"Students who attend college in states with strong alcohol control laws are less likely to be binge drinkers, according to a study released Tuesday.
The report, conducted by researchers at the Harvard School of Public Health and the Centers for Disease Control and Prevention (CDC), found that campus binge drinking rates were one-third lower in states that had four or more laws targeting high volumes of alcohol sales than states that did not.
"The good news is that if more states and communities take relatively straightforward actions -- such as enacting laws that discourage high-volume sales -- they could see fewer drinking problems on college campuses and in their broader populations as well," said Toben Nelson, the studies author.
"Environmental factors such as low prices, special promotions of alcohol, and high density of alcohol outlets near college campuses support heavier drinking by college students," Nelson said.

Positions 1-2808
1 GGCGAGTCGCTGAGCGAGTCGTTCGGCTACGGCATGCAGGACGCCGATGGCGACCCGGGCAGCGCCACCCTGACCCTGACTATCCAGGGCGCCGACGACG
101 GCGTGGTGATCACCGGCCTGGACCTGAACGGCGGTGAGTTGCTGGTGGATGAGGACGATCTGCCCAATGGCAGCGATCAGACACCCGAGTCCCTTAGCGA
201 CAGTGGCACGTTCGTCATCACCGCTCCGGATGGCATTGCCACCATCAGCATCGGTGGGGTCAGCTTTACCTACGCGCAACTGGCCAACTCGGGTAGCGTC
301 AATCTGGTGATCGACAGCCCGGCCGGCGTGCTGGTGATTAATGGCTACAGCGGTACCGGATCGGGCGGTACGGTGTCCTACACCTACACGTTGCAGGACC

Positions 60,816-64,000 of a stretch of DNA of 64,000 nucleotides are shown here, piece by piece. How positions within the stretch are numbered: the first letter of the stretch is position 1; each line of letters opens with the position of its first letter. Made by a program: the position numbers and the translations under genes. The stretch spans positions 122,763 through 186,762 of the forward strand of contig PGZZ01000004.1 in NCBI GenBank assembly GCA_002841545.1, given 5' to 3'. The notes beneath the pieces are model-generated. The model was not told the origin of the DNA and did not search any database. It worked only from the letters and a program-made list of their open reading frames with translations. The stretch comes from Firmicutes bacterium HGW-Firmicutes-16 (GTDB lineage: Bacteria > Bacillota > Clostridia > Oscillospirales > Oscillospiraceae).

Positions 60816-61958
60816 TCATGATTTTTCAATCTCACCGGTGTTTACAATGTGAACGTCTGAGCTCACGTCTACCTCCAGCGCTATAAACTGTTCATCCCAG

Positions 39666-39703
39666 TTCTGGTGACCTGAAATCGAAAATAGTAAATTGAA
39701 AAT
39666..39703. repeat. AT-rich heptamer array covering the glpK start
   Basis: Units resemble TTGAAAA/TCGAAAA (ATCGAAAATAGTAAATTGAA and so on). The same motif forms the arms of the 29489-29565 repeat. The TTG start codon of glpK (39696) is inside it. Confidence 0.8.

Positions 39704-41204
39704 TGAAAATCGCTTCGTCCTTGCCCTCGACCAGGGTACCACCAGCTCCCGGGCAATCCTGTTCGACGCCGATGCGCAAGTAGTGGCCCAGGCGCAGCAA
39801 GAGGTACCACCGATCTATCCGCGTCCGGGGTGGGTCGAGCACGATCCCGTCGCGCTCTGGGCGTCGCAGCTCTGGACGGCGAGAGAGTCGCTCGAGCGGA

Binge drinking -- often defined as five or more drinks in a row on a single occasion -- has been linked to 1,400 college student deaths every year, as well as injuries, rapes, assaults, unsafe sex and poor student performance.
According to the study, college students spend more than $5.5 billion a year on alcohol -- more than they spend on textbooks, soft drinks, tea, milk, juice and coffee combined."
I learned this stuff from Michael Klitzner. Using the public health model is a way to conceptualize what it will take to save lives in a three pronged approach: change community norms, decrease access, and enhance regulatory enforcement. Holy smokes, here is more evidence that it works.